Inside the minds of Australia’s corporate leaders: 300 meetings and 2 five-year ASX stocks

Glenn Freeman

Livewire Markets

If you’re looking for investment ideas – and that’s why you’re reading this, after all – getting inside the heads of Australia’s corporate leaders is a huge advantage. Otherwise, you run the risk of following the herd of runaway sentiment or jumping on themes usually well past their peak by the time the market has twigged.

Before the pandemic, Blackmore Capital portfolio manager Marcus Bogdan consistently held more than 300 face-to-face meetings a year with company executives and industry leaders. While swamped with virtual meetings in the last couple of years, Bogdan and his team are back on the road, recently landing back in Melbourne after visits to London and Berlin.

In the following interview, the co-founder of the Quality-focused firm explains why pressing the flesh is so important. Bogdan also delves into Blackmore’s distinct investment approach, which uses separately managed accounts and model portfolios rather than a managed fund structure. And he discusses a couple of the Australian large-cap stocks he would buy and hold for at least five years.

You previously worked at big-name firms Merrill Lynch; Cooper Investors; and Citi. How did this shape your stock selection approach?

Timing can be fortuitous in your investment career. Unknowingly, starting my career in the “recession we had to have” in the early 1990s – when interest rates were above 10% – enshrined the importance of balance sheet strength as an enduring feature of company investment.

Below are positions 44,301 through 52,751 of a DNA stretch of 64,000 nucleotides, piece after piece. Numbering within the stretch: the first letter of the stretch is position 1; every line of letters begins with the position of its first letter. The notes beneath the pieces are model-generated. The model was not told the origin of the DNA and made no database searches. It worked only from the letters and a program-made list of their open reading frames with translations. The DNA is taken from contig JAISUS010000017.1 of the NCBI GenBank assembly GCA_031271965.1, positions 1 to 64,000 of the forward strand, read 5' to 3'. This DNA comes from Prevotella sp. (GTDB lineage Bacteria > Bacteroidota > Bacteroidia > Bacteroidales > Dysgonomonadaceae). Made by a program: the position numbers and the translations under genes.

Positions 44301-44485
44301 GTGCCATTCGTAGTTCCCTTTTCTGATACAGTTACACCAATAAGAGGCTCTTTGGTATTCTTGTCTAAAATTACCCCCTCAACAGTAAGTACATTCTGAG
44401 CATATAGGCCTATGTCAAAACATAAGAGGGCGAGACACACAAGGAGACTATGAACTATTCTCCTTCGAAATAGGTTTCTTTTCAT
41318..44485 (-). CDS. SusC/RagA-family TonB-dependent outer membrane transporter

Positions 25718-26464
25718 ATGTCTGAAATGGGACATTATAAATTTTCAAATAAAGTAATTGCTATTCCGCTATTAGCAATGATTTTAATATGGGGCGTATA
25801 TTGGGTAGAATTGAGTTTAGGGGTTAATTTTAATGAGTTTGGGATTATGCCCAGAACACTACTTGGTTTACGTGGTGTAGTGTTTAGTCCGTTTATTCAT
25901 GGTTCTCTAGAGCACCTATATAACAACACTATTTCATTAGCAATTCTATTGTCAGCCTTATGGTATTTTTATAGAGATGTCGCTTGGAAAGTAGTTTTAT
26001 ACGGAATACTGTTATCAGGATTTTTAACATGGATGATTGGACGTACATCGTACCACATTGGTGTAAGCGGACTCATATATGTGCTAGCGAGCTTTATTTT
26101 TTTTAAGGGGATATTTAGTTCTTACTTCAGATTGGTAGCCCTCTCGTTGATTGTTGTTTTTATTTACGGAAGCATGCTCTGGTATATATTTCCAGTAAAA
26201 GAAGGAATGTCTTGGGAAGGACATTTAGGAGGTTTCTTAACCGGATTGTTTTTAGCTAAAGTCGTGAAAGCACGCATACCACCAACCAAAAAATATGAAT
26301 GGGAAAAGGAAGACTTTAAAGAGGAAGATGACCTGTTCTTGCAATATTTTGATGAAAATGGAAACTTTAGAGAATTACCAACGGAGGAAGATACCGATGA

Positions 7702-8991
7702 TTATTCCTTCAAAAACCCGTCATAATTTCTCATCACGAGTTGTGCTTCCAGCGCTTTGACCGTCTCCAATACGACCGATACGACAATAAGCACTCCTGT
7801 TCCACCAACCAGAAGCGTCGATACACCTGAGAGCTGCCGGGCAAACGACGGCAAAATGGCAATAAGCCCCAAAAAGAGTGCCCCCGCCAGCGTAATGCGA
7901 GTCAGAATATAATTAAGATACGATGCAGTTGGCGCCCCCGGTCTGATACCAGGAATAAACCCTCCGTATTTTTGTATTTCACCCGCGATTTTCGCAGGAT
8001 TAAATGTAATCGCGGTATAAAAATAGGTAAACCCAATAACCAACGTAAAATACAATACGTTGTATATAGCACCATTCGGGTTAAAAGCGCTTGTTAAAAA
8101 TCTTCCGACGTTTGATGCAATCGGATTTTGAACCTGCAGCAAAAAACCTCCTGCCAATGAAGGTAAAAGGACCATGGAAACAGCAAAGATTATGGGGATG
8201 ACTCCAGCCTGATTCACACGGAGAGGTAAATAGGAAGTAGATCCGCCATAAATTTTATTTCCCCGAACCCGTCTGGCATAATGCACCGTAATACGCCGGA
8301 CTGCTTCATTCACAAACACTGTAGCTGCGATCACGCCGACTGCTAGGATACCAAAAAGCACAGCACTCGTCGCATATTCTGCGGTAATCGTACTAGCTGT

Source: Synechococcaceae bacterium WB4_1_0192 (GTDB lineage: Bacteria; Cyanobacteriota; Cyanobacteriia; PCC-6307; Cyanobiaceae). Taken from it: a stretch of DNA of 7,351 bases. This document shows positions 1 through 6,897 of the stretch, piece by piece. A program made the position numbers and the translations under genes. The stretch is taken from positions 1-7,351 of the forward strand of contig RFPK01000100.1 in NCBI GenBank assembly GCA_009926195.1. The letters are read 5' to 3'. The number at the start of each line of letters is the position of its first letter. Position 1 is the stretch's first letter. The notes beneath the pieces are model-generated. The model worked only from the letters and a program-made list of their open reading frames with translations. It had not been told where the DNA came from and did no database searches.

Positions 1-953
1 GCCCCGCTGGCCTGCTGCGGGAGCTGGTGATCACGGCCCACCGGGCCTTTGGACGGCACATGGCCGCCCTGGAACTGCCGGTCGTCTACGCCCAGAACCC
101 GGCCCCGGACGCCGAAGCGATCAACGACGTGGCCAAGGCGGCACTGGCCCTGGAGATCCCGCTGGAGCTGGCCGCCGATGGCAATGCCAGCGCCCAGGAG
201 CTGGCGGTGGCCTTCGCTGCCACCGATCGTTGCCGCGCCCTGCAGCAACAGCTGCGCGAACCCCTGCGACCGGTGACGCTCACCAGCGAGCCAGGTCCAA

The multinational investment houses of Merrill Lynch and Citi provided insight into global economic and industry trends. This was wonderful in helping a young research analyst better understand the drivers of return and risk for Australian corporates. It was particularly useful when Australian firms expanded into offshore jurisdictions, and “on the ground” resources of these markets were readily available.

The timing was also on my side when I moved to Cooper Investors as a portfolio manager, which was just before the Global Financial Crisis hit.

The firm’s intrinsic investment approach of detailed company and industry analysis highlighted the unsustainability of many Australian corporate financial structures, despite often sound underlying investments. This underlined the importance of financial prudence in portfolio construction and the ability to invest resiliently through all investment cycles.

What’s the appeal of using an SMA strategy versus other structures?

During my time at Citi, I was exposed to the separately managed accounts (SMA) portfolio structure, which was adopted by US investment houses far earlier than here in Australia. It was clear that implementing SMAs enabled us to provide superior investment results over the long term via:

  • systematic portfolio management,
  • applied via our requisite skill,
  • in accordance with explicit portfolio mandates, and
  • supported by administration processes, including error-free implementation.

This was a significant improvement over the traditional non-discretionary stockbroking model, especially where investors wanted to maintain a direct line of sight and ownership over their equities and preferred not to invest in traditional pooled unit trusts.

Since the Hayne Royal Commission, compliance responsibilities within financial services have become far more complex, drastically bumping up the cost of delivering financial products and advice. This pressure on financial planning business profitability and sustainability have created an efficiency drive with investors looking for smarter, streamlined ways to invest in direct equities via a professionally managed structure.